Miss Teen Navajo wows crowd by speaking Navajo

By Arlyssa Becenti
Gallup, New Mexico (AP) April 2012

Window Rock High School sophomore Gypsy Shannon Pete was left speechless when she heard her name being announced as the new Miss Teen Navajo last weekend at the Navajo Nation Museum. “I’m speechless,” Pete said. “I feel accomplished and very proud of myself. This pageant is about helping the youth and that’s what I want to contribute to.”

Pete wowed the crowd with her fluent Navajo speaking, which is seen as a talent. Young Navajo speakers are a rarity. Trying to revitalize the Navajo language is one of the reasons why Miss Teen Navajo coordinator Mel Hoskie started the pageant three years ago.

“Anywhere you go – movies, restaurants – you never hear teenagers speaking together in conversation Navajo,” Hoskie said. “We need to have our language spoken.” Hoskie said in order to make his vision of the Miss Teen Navajo a reality it took him two years of research and preparation. Participating as a judge in the Miss Eastern Navajo, Miss Navajo Nation, Miss Northern Navajo and Miss Central Navajo pageants gave Hoskie the knowledge of traditional pageants. But it was the assistance of his friends, Hoskie said, that gave him the extra help needed to start his own pageant.

“I hope it grows,” Hoskie said. “Last year we had three contestants; this year we have six. It’s growing.”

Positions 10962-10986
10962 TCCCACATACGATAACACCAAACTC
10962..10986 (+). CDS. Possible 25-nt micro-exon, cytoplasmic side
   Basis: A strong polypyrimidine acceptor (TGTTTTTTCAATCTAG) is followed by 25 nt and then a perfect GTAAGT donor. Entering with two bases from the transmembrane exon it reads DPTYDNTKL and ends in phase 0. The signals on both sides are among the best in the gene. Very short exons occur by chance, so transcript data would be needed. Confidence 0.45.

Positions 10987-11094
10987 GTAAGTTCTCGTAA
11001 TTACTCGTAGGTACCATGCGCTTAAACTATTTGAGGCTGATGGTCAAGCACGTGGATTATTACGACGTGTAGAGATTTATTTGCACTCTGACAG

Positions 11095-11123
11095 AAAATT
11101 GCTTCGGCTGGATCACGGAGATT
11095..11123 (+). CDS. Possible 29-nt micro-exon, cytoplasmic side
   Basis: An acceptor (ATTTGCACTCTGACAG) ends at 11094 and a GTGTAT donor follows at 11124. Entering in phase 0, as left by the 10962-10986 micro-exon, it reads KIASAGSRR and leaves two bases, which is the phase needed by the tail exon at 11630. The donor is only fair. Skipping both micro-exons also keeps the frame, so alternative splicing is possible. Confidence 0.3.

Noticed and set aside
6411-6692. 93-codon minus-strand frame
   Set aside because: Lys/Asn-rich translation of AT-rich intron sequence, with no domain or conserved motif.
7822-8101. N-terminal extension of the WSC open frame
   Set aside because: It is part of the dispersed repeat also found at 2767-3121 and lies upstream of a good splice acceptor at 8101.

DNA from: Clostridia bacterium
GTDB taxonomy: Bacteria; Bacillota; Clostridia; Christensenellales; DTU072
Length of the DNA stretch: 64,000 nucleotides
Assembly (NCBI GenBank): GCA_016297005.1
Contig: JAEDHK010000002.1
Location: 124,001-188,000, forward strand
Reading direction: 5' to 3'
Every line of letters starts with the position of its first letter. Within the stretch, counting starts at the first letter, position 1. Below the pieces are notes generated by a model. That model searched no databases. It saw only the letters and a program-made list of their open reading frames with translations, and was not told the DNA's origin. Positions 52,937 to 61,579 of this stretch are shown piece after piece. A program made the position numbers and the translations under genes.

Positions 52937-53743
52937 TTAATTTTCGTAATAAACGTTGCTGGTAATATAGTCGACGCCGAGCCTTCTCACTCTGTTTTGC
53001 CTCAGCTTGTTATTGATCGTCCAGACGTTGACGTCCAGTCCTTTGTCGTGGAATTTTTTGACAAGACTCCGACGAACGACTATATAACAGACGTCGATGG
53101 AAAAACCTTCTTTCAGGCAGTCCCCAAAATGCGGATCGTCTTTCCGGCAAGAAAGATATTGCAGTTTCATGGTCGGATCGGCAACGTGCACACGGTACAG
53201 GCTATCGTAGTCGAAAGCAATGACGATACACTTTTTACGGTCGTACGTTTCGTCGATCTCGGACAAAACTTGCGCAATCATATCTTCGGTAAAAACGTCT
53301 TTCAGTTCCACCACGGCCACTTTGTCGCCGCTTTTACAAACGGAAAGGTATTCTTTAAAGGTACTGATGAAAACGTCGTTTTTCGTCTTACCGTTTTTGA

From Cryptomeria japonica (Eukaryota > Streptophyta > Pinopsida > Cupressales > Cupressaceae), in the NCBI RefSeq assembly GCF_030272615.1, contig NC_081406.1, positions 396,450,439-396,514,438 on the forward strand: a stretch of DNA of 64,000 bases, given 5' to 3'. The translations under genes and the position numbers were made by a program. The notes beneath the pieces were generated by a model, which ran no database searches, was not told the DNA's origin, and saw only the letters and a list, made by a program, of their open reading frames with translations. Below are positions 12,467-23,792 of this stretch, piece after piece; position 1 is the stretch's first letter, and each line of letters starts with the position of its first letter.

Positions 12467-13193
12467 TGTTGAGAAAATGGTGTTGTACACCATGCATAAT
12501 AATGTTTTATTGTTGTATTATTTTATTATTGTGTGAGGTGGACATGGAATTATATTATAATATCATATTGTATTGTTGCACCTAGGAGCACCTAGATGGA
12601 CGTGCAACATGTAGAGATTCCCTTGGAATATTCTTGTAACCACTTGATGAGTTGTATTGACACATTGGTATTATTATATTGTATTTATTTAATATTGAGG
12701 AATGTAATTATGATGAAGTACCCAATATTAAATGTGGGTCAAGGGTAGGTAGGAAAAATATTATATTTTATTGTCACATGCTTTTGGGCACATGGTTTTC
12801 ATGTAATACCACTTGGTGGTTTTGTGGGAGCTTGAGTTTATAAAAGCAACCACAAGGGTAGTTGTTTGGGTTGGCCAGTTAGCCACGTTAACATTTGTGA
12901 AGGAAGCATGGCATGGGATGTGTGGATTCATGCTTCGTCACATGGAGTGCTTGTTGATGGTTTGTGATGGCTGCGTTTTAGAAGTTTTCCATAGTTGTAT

Each contestant had to compete in both traditional and contemporary events. As the day of competition moved on it was time for the 2011-2012 Miss Teen Navajo Jerae Curtis to give her final farewell speech. Curtis explained in her speech how hard it was at times when people criticized the fact that she wasn’t a fluent speaker or other small discrepancies that they saw with her, but she never let those bad times ruin her overall reign that she enjoyed.

“At times I did discourage because people would say, `You’re not speaking enough Navajo,”’ Curtis said. “They didn’t understand that I was still learning.”

During the pageant Curtis got up on stage and attempted to speak in Navajo without reading from a sheet of paper and she vowed to the crowd that she will one day be able to hold a conversation in Navajo.

“My heart pounds every time I hear you (contestants) speak Navajo,” Curtis said. “I promise you next time you see me I will be able to have a conversation with you in Navajo.”

After gaining the crown as the new Miss Teen Navajo, Pete already set as her future goal to earn the title of Miss Navajo Nation, for which contestants are expected to speak and understand fluent Navajo.

“I plan to run for Miss Navajo,” Pete said. “And to all the young women I want to say be proud of who you are. Beauty is not in makeup or anything like that. It’s natural beauty. Be proud to be a DinÈ woman.”